FISCHER: And I enjoyed taking my family on the coastal starlight on Amtrak from Los Angeles to Seattle a few years ago. I'll think twice about it again because your massacre level -- I mean since 1996, since we took positive action under John Howard's legislation, zero gun massacres in Australia. Since 1996, every year in the USA, more gun massacres. Try the Harvard study, which points out that children in the USA are 11 times more likely to be shot dead through and from guns than any other OECD country in the world. You have to face up to this.

BOLDUAN: So Mr. Fischer, I appreciate the statistics. Do you think that Australians will heed your warning or are you taking this as an opportunity to voice your opinion and make a political statement?

FISCHER: No, I'm not in politics. I'm not now a congressman. I've stepped down as a regional Republican equivalent. I'm a Vietnam veteran. I support sensible use of guns, but I do simply make this statement that people should evaluate risks when they travel, whether it's to Bhutan or whether it's to Baltimore, and I just am reminded of this by this senseless killing on a peaceful street in Duncan, Oklahoma, but don't wiggle away from the fact that since then, there's been 400 more Americans shot dead elsewhere along main streets of the U.S. of A.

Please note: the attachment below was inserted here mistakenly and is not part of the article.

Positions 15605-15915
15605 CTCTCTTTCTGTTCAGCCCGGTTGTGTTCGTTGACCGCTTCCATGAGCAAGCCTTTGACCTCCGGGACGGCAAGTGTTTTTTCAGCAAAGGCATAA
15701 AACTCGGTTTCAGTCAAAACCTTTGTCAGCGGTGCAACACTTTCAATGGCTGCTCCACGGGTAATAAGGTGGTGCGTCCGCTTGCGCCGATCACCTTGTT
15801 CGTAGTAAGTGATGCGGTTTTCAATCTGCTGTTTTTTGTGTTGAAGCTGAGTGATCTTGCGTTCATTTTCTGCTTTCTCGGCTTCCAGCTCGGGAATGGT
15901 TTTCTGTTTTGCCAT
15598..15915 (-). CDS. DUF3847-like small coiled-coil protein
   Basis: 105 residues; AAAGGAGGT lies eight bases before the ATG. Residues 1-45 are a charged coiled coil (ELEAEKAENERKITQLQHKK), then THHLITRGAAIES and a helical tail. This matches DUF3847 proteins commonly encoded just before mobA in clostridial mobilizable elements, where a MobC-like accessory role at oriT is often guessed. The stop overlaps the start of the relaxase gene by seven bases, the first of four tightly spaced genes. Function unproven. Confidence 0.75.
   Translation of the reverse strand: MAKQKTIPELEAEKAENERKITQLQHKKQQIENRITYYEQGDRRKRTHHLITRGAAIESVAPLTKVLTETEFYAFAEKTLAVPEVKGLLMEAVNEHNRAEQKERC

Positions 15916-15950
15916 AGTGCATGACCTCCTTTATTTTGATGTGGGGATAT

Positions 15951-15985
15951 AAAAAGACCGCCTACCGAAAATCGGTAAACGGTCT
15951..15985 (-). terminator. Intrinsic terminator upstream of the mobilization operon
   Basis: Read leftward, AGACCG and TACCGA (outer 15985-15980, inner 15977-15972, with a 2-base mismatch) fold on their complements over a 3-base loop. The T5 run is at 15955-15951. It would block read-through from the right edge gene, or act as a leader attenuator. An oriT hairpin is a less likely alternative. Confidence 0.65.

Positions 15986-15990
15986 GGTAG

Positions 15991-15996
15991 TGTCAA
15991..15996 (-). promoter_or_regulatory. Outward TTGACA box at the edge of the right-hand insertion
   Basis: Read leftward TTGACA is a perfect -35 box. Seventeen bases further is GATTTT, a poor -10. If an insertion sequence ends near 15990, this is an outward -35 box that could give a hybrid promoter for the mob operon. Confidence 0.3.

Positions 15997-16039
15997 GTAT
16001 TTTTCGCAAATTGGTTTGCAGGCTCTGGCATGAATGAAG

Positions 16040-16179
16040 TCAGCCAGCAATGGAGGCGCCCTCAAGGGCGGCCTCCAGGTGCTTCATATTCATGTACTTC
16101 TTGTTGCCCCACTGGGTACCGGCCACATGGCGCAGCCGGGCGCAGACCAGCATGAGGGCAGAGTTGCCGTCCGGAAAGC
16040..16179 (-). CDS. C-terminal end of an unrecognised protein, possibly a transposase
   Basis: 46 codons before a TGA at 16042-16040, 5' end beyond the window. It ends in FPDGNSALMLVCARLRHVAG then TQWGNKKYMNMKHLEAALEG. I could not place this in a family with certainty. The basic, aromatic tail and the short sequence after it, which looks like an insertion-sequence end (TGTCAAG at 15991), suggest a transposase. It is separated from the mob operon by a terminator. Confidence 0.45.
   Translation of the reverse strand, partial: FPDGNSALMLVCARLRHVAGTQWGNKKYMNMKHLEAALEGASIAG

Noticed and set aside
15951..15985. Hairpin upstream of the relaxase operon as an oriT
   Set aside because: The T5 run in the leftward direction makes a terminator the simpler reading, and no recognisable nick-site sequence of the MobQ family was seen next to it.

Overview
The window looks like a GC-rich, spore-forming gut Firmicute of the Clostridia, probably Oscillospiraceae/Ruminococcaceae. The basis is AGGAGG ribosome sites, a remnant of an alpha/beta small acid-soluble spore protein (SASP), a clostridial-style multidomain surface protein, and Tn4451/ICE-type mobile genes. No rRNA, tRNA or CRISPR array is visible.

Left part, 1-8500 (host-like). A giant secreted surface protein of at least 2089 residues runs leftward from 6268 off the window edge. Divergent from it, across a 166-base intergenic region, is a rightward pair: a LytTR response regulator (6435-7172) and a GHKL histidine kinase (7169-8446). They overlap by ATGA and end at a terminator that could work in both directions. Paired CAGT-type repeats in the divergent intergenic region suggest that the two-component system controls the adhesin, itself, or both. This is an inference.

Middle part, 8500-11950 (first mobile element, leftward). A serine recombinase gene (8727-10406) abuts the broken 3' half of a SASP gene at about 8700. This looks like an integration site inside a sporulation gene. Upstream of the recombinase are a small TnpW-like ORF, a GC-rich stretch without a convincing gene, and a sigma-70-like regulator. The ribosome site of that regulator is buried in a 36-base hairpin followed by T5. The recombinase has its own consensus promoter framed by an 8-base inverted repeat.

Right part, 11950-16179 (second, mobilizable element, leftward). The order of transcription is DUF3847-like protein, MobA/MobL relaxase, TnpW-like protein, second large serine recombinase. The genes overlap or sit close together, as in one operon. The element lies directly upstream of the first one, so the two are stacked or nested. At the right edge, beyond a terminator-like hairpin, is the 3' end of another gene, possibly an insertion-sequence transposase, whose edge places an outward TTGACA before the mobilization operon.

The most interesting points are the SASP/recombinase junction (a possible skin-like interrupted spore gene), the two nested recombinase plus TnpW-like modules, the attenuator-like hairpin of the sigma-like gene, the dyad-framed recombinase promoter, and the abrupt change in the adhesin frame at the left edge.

BOLDUAN: All right, Mr. Timothy Fischer, thank you for coming on -- Chris.

CUOMO: All right, Kate, when we come back here on NEW DAY, a new editorial from the American Medical Association sends out a message loud and clear. It is? Diets don't work. They want researchers to stop studying fad diets. We'll tell you why.

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PEREIRA: Welcome back. The journal of the American Medical Association released what it is calling a controversial editorial, taking aim at the national diet debate. It essentially argues that no diet ever really works. The only way to lose weight is by changing overall behavior.

Here to walk us through is Dr. Roshini Raj, physician at NYU Medical Center and contributing medical editor to "Health" magazine. Dr. Roshini, a pleasure to have you join us here on NEW DAY. First of all, is it shocking to any of us that these fad diets don't work?

DR. ROSHINI RAJ, PHYSICIAN, NYU MEDICAL CENTER: Well, it's interesting, there's an opinion article that was published in the "Journal Of The American Medical Association" really targets not just the really crazy fad diets, but things that we kind of think of as more reasonable like the Mediterranean diet. And the point here is not that you should never go on a diet but you need to focus more not just on what you're eating, but how you're eating the behavior that goes along with our patterns of exercise and eating.

PEREIRA: Sort of making a lifestyle change.

RAJ: Making a lifestyle intervention. What does that mean? Well, behavioral modification which is counseling with a nutritionist or a dietician or even support groups where you're checking in every week or every couple weeks. These have been shown to help with weight loss. The diets, any particular diet, high protein or low carb hasn't really shown sustained big benefits, maybe a few pounds, nothing very dramatic. That's why this article comes out saying we need to focus our resources and attention more on a holistic change in behavior, not just what we're eating.